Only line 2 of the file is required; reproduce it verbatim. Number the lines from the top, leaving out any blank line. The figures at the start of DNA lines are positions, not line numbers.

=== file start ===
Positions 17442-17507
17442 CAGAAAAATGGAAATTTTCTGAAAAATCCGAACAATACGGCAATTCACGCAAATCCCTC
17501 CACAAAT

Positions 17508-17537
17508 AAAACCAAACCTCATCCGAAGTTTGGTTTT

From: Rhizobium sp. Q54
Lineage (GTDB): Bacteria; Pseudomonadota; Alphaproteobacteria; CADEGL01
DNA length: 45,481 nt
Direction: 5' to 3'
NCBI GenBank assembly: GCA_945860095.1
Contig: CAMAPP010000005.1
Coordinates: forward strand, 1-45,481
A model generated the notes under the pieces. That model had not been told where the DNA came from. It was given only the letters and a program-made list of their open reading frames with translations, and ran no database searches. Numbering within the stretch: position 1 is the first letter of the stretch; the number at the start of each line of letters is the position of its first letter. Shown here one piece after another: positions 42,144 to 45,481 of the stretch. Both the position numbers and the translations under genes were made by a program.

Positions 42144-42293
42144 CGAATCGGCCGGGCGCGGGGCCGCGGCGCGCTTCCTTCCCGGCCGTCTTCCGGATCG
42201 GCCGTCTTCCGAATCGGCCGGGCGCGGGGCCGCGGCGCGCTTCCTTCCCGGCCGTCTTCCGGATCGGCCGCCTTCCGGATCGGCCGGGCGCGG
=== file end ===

17442 CAGAAAAATGGAAATTTTCTGAAAAATCCGAACAATACGGCAATTCACGCAAATCCCTC